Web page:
Rhoemetalces I was a loyal ally to the first Roman Emperor Augustus. He was a direct descendant of the Thracian King Cotys I, and the middle son of the earlier Thracian king Cotys VI. His older brother was Cotys VII, and his younger brother was Rhescuporis II.
When Cotys VII died about 48 BC Rhoemetalces became the guardian of his nephew Rhescuporis I, his brother's young son and heir. Rhescuporis I died in 13 BC, when he was defeated and slain in battle by Vologases, chief of the Thracian Bessi, who was a leader in the revolt against the Romans in that year.
During this revolt Rhoemetalces and his family fled Thrace, returning only when it ended, when Augustus returned the kingdom to his family. As Rhescuporis I had left no heir, Rhoemetalces became King of Thrace in 12 BC. The Roman Historian Tacitus, describes him as ‘attractive and civilized’. His wife and the mother of his heir, known only through numismatic evidence, was Queen Pythodoris [I].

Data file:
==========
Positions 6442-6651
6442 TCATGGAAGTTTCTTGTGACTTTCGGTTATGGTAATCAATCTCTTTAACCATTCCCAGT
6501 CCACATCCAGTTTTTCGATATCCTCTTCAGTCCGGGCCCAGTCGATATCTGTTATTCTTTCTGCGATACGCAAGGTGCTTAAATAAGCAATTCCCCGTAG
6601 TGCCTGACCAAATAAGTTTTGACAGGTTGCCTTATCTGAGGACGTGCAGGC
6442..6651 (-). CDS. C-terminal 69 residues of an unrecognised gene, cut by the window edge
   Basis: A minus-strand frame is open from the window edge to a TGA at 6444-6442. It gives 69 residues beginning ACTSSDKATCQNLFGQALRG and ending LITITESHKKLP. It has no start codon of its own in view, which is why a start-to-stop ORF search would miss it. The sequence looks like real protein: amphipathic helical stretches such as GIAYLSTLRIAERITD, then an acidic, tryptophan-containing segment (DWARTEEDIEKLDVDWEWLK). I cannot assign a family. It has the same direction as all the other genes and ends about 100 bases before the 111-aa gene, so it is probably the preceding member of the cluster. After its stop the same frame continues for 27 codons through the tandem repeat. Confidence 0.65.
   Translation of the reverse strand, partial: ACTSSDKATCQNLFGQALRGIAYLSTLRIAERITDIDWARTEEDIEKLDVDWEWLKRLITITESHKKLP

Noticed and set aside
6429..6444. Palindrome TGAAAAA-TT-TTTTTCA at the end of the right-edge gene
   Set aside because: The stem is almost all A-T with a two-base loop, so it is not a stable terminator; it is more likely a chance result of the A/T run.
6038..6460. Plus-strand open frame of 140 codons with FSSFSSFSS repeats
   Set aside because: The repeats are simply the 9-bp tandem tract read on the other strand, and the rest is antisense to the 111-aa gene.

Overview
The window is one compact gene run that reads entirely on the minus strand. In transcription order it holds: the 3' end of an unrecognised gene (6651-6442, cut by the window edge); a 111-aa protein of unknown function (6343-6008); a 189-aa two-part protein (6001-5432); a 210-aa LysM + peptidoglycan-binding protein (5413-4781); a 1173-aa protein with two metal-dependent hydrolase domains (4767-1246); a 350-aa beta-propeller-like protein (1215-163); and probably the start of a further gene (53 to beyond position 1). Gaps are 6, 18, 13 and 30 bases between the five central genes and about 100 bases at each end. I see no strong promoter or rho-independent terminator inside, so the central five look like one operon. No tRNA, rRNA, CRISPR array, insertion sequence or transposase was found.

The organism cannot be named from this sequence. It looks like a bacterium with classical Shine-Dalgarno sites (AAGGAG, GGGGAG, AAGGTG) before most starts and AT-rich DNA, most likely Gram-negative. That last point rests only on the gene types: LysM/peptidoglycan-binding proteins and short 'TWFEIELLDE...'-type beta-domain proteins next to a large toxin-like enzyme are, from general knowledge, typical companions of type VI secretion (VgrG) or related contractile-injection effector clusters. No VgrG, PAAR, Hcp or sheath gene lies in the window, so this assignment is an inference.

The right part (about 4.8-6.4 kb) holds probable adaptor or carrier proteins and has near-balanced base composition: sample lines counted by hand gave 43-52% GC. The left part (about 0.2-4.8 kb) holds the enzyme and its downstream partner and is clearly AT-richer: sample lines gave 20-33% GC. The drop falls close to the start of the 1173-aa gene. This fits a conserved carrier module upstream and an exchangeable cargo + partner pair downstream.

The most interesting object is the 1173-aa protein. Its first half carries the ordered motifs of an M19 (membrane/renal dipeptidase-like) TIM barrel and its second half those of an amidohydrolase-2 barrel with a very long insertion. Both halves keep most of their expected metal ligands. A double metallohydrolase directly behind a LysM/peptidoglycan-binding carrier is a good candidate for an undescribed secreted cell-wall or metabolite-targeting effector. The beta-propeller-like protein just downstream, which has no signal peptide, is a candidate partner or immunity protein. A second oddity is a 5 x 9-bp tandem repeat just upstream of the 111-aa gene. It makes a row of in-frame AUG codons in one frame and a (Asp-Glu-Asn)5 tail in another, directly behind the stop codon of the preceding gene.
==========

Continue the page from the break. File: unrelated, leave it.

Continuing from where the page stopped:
Rhoemetalces I ruled Thrace until his death in 12. Augustus then divided his realm into two separate kingdoms, one half for his son Cotys VIII to rule and the other half for Rhoemetalces’s remaining brother Rhescuporis II. Tacitus states that Cotys received the cultivated parts, most towns and most Greek cities of Thrace, while Rhescuporis received the wild and savage portion with enemies on its frontier.
- Smith, William, ed. Dictionary of Greek and Roman Biography and Mythology. Boston : Little, Brown, and Company, 1867, v. 3, p. 653
- Smith, William (1967). A Dictionary of Greek and Roman biography and mythology: Volume 3. AMS Press. p. 653.
- Tacitus, The Annals 2.64
Rhoemetalces IBorn: Unknown Died: 12 AD
Rhescuporis II (Astaean)
|King of Thrace
12 BC–12 AD
Cotys III (Sapaean) and Rhescuporis II
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